In this tutorial we will examine what happens when you use DNS to lookup or resolve a domain name to an IP address.
We look at how DNS lookups work, and the exact process involved when looking up a domain name. We follow the client DNS query as it is processed by the various DNS servers in the response chain.
Before we start it might be useful to compare DNS name resolution with a standard question and answer that takes place in everyday life.
Let’s assume you want to know what country Casablanca is in.
Well the first thing you would probably do is ask one of your friends.
So you ask Bob but Bob doesn’t know so he would probably suggest you ask John as he travels a lot, and he might know. ( this is a referral)
So you ask John who again might know and give you the answer or again he might suggest you ask someone else. ( another referral)
This continues until you get an answer.
On the other hand you could also just ask bob, and tell him to get back to you when he’s found the answer. In this case Bob does all the chasing for you.
These exact processes are used when doing a domain name to IP address Lookup using DNS.
Recursive or non Recursive Queries
When a client or DNS server requests a DNS server to resolve a domain name it can use a recursive or non recursive query.
Recursive queries are generally used by clients i.e. PCs and they tell DNS server to respond only with an answer and not a referral.
Non recursive or Iterative queries are used by DNS servers and essentially instruct the other DNS server to return an answer or return the address of another DNS server that may know the answer.
The Domain name structure is an inverted tree like structure starting at the root.
You can consider it a parent child type relationship with the root being the parent.
The way in which it is constructed is that parents know about their children, but children don’t necessary know about their parents.
Therefore you can only traverse down the tree from the root and not up the tree.
The Root servers are responsible for the Root, and know all of the domain name servers that are responsible for all of the second level domain names. e.g. .com, .net, .org etc
So if you contact a root server looking to resolve the name www.mydomain.com it might not know the IP address itself, but it would know the IP address of a server that knows about the .com domain name.
Because almost all domain name queries need to use the root server there are many of them and they are busy.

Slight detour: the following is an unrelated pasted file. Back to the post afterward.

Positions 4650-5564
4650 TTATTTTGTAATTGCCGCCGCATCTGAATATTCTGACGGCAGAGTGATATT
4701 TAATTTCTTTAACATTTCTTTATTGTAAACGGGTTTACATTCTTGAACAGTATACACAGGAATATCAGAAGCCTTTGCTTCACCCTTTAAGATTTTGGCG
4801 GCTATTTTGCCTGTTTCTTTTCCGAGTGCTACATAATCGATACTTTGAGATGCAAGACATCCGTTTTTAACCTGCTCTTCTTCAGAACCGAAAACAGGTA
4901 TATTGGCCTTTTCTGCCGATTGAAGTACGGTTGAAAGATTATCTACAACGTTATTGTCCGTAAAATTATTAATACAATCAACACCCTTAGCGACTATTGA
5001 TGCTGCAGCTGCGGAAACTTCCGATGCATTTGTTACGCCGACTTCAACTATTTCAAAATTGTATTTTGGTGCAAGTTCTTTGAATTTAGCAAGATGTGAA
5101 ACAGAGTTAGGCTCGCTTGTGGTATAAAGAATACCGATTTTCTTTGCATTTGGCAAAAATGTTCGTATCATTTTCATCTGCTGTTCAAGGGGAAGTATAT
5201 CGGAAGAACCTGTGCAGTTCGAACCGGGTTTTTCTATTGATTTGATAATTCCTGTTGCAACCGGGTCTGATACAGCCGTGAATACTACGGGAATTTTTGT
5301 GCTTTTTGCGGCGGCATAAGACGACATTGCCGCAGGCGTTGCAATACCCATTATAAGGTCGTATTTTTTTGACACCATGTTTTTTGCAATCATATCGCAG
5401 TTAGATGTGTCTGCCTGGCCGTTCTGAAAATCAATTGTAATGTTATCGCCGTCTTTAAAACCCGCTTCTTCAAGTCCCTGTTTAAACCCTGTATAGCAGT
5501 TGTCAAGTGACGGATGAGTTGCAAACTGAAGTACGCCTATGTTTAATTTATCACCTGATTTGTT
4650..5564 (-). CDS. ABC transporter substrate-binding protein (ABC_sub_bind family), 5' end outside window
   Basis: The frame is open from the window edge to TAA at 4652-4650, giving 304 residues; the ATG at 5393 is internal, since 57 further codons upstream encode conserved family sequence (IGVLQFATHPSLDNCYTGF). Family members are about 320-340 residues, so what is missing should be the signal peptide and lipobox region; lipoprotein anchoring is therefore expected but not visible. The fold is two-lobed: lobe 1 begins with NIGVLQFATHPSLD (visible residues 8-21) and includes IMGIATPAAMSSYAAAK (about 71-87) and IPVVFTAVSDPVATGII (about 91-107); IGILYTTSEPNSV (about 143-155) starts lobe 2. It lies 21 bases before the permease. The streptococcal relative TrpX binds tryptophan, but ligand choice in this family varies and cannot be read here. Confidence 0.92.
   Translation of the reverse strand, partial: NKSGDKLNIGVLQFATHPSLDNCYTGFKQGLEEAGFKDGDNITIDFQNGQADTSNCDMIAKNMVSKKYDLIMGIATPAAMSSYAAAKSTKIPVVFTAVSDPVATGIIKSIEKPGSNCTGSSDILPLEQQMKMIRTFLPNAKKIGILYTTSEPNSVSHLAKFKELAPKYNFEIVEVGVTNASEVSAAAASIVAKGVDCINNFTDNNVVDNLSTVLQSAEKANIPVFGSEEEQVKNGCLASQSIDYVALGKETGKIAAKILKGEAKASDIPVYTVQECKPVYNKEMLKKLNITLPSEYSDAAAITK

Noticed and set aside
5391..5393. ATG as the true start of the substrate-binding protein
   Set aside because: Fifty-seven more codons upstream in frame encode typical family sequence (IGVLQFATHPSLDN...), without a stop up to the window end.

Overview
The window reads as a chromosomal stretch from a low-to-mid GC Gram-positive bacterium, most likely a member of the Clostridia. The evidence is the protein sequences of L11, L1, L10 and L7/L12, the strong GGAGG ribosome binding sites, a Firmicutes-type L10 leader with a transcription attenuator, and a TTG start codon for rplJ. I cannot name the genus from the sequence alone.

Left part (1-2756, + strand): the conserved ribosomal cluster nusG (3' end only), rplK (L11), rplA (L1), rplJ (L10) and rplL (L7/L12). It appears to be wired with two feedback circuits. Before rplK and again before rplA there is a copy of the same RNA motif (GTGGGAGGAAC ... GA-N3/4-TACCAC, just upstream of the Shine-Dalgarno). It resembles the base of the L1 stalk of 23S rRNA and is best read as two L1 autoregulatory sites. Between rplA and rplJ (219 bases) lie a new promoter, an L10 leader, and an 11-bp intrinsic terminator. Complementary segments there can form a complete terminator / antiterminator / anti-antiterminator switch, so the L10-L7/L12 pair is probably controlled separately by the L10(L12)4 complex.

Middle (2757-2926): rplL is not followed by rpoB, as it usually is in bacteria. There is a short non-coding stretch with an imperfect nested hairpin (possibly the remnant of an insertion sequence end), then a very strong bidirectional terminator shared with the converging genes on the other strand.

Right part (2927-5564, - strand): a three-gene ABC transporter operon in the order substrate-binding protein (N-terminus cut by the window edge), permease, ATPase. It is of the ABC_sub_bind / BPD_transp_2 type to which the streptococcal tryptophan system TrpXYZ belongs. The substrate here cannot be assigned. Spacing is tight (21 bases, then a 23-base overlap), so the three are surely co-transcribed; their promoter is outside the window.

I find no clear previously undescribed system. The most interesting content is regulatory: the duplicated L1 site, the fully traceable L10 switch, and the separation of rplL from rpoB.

DNS clients and DNS server both use caching to speed up the domain name lookup process and to ease traffic on the root servers.
If a client queries domain server A looking to resolve www.mydomain.com, and in turn domain server A queries domain server B etc then the result will be stored in a cache on
- the client ( windows only)
- domain server A
- domain server B
If another client needs to resolve the same domain name using server A then server A can respond using the cached result.
You can check the DNS cache on a Windows machine with the command:
Domain Name Lookup Examples
The schematic below shows two DNS lookups. In the first Lookup the local DNS server performs an interactive query and is directed down the domain tree to resolve the name.
In the second query the Local server knows the answer and so returns the result from cache.
- What would happen if client 1 makes a request for www.mydomain.com followed by ftp.mydomain.com
- After about 1 minute Client 1 makes another request for www.mydomain.com .
- The first request would need to go to the root and work down the tree. The second request goes direct to the server responsible for the mydomain domain as the local server already knows who it is.
- If the client2 uses Windows then it uses it’s local DNS cache. If client2 is Linux machine then it will need to go the local DNS server, which will return it from it’s cache.
Related Tutorials and Resources:
- DNS for Beginners
- Understanding Host name resolution methods.
- DNS Zones and Zone Files Explained
- Understanding IP addresses
- DNS wiki
- DNS Essentials video